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The dangers of unconscious bias in market research.

Don’t compromise critical business decision-making.

By Michael Alborough (Founder of MAC Research).

I love change, I believe the only way to progress is with change. I mean, look at evolution; slow progress over time has taken us from hunter-gatherers to where we are today. Technology has been a big part of that change and no doubt will continue to be. I also love technology. For most of my working life, I have worked in the market research industry. I used to tell people that I don’t stand on street corners with a clipboard, but I don’t need to explain that anymore because two or more decades ago a lot of research went online; that was an amazing change, it drove the cost down, and speed increased. Market research became more accessible, everyone was a winner.

In the last few years, again the market research industry has seen probably the greatest shift since the advent of the online era with the introduction of DIY research. I have been avidly following these new technologies for the last decade or so and am fascinated to see our industry transform with this new technology, for good or bad.

When change is so rapid, companies come out of nowhere and become huge players seemingly overnight, and our industry is no exception. Qualtrics was an unknown name a few years ago, but when it was sold to SAP in 2018 for $8bn this was four times the value of Kantar, an agency that has been around (under different names) for the whole of my working life and a few decades before that.

A few client-side companies I know have abandoned the client/agency model and have brought all (or most) research in-house, transfixed by the idea of cost efficiencies and agility and being able to do more research, more effectively. Additionally, everyone who can access a computer can conduct their own market research.

What could possibly go wrong?

When we have a toothache, we don’t (fortunately) tie a piece of string to the door and extract the tooth ourselves, because change and evolution have taught us that we entrust our dental care to our dentist. Actually, there might be a whole lot more at stake than our front teeth. Why don’t we apply the same rigour to our market research? Businesses are making critical decisions based on surveys designed in-house by people who are biased (alas it is impossible to be unbiased if you work for the end client), and in some cases have never designed a market research questionnaire before or even giving it much thought. I regularly see questionnaires that make me shudder, designed (usually unintentionally) to extract results that naturally favour the author’s intended subject.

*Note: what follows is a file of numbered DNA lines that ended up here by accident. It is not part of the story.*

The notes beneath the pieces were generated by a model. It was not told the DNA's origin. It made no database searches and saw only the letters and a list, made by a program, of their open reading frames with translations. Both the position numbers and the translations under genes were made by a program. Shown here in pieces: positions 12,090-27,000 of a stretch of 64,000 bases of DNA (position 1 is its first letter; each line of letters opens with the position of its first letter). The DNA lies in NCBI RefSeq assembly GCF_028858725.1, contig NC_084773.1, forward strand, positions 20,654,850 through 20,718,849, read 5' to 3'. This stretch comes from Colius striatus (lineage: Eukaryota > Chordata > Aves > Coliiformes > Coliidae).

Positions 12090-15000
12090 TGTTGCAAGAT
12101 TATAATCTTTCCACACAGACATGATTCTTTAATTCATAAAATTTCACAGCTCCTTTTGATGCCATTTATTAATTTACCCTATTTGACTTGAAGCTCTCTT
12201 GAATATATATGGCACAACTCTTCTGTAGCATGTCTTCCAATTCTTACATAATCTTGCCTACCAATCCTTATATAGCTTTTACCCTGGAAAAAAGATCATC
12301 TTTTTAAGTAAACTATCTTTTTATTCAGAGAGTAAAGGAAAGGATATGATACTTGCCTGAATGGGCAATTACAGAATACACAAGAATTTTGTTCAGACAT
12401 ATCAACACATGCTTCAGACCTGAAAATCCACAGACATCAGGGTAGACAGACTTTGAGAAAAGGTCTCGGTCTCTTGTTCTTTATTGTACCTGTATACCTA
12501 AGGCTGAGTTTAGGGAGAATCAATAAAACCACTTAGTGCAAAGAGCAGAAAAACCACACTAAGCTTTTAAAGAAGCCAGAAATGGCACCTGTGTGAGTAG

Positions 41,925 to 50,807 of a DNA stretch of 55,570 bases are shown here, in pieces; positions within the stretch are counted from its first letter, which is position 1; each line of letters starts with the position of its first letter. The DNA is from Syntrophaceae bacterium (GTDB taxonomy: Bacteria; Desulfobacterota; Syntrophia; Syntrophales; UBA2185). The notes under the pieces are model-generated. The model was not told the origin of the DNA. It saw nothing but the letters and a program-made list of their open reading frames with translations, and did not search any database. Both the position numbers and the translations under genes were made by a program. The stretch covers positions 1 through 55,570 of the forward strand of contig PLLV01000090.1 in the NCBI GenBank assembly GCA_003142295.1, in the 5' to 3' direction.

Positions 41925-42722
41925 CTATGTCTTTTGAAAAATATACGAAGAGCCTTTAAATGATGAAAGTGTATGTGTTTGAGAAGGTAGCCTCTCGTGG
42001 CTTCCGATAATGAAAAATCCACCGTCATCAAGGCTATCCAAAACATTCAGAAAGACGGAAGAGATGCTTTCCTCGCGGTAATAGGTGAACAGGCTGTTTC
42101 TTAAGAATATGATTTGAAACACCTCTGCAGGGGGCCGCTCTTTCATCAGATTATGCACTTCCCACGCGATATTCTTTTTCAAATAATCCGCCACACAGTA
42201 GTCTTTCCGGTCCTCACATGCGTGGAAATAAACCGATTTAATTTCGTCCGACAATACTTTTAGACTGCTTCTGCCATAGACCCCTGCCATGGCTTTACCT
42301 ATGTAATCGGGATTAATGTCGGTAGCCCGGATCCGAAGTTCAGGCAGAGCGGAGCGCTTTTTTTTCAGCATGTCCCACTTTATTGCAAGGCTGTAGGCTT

Let me give you an example. Imagine a manufacturer of vegetarian ready meals. They are going to want to know the size of their potential audience and so may ask:

Q1. Are you a vegetarian?

· Yes

· No

No, no, no, no, no. What’s wrong with this, I hear some of you ask? Well, the answer is in the question and it is therefore leading. Next, the number one rule of designing a good questionnaire is never to have any Yes/No response options, a better way to ask would be:

Q1. How would you describe your diet?

· Vegan

· Vegetarian

· Pescatarian

· Flexitarian – I am reducing/have reduced my meat consumption

· Meat eater

· Other

Each of these will yield different results, and if your critical business decision is based on bad questionnaire design, your business is one step away from a serious abscess. This is just the tip of the iceberg and questionnaire design is one of many things that can go wrong.

Four years ago, I formed MAC Research, putting these new technologies in the hands of seasoned professionals. Darwin would be proud, it was a learning evolution. Now we have a thriving company, based on the latest technology, but with experts at the controls. We deliver smarter research, smarter speed, smarter pricing and support smarter decision-making.

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